April 4, 1979
Just when it seemed as if there were no alternative except to stay in New York for longer than he wanted to, Bob Reber found TWA Flight 841.
The flight he hoped to get booked on—a Northwest 6 p.m. flight out LaGuardia—was full. So Reber, 52, walked to the TWA counter at the Sheraton Hotel and the luck there was better: A seat was available on their flight to Minneapolis, leaving at 6:55 p.m.
Typically, the plane was late taking off and did not leave the JFK gate until 7:39 p.m., prompting pilot Hoot Gibson to come on the intercom and give the 82 passengers on board one of those little speeches about being held up.
Eventually the plane took off at 8:24 p.m. Reber settled into seat 22F, a window seat in the last row of seats in the smoking section, pulled out the copy of the New York Times and sipped a cocktail.
The manager of data processing for Powers department stores in the Twin Cities, he stayed wide awake throughout the flight. Falling asleep on planes was a habit he had never acquired. But he thought the trip was extremely dull as airplane flights always are, with the engines humming and the funny smell of disinfectant that tried to rid the cabin of any human smell.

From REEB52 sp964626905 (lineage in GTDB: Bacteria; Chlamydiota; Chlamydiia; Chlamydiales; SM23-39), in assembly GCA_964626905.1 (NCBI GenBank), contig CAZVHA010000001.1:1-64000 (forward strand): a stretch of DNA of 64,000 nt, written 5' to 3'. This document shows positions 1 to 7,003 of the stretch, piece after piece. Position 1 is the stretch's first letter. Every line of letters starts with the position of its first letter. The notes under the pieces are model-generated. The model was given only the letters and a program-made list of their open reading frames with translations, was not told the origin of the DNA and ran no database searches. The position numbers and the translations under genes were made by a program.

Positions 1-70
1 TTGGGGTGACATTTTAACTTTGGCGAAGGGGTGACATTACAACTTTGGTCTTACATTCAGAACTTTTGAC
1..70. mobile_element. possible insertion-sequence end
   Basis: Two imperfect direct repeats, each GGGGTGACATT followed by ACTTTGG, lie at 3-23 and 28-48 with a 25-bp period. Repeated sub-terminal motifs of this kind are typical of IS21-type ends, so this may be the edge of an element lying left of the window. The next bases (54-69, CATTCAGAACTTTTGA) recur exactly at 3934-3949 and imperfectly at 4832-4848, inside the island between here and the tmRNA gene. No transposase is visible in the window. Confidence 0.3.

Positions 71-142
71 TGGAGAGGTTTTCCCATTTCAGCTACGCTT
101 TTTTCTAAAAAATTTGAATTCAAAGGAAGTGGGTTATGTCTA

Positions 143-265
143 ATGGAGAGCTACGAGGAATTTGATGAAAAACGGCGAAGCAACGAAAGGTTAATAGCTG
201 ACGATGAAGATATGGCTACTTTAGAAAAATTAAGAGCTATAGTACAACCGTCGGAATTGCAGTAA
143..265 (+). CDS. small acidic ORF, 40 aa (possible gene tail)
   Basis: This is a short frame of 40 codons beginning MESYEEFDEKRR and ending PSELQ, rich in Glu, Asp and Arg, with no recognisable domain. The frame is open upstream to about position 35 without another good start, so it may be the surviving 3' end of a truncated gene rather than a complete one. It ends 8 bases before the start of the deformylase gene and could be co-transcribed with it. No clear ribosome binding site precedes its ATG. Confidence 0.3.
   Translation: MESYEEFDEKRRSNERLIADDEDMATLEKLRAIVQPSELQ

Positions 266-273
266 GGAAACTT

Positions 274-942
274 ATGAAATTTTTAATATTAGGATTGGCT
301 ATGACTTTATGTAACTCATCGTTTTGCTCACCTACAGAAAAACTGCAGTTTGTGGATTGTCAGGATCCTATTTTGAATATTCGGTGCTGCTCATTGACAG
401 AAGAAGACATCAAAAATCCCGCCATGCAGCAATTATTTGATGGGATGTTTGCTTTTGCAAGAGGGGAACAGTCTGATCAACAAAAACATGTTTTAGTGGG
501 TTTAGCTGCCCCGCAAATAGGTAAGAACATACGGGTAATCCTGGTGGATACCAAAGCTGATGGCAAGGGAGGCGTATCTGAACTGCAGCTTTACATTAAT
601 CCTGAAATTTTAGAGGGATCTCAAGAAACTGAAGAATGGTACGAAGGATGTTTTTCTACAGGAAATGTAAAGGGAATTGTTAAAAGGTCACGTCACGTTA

In the Minneapolis Tribune that morning, his horoscope by Jeanne Dixon had at least been topical for once.
“Traveling appeals, but is not favored. Try staying close to home (Cancer June 21-July 22).” But Reber didn’t pay attention to junk like that.
April 4, 1979
First Officer Scott Kennedy, who had flown the 727 for all but six months of his 13 years at TWA, put the flaps up with effortless routine.
On takeoff, the flaps were extended to produce lift so the plane could get off the ground.
160 knots. Flaps up from 5 degrees to 2 degrees.
200 knots. Flaps tucked in all the way.
Flight 841 was cleared by air traffic control to an altitude of 5,000 feet. Then up to 8,000, 23,000, and finally 35,000 feet at 8:45 p.m. The air was calm with a little turbulence—“smooth with a light chop” as the pilots referred to it. Nothing to get excited about.
Five minutes later, the four flight attendants on board, two men, two women, started serving the meal—hot and forgettable food served on plastic trays.
Headwinds of 110 knots were bearing down on Flight 841 as it maintained 35,000 feet altitude. Gibson didn’t like that and figured the best way to beat the winds was to get below them—or above them.
At 9:24, Gibson got on the mike with the air traffic control center in Toronto and asked for clearance up to 39,000 feet to beat the winds.
“Centre TW841 like to try Flight Level 390.”
“Roger, TW841 climb to maintain FL390.”
“Out of 35 for 39.”
At 9:38 p.m., flight 841 reported that it was at 39,000 feet.
“TWA’s 841 level 3 nine 0.”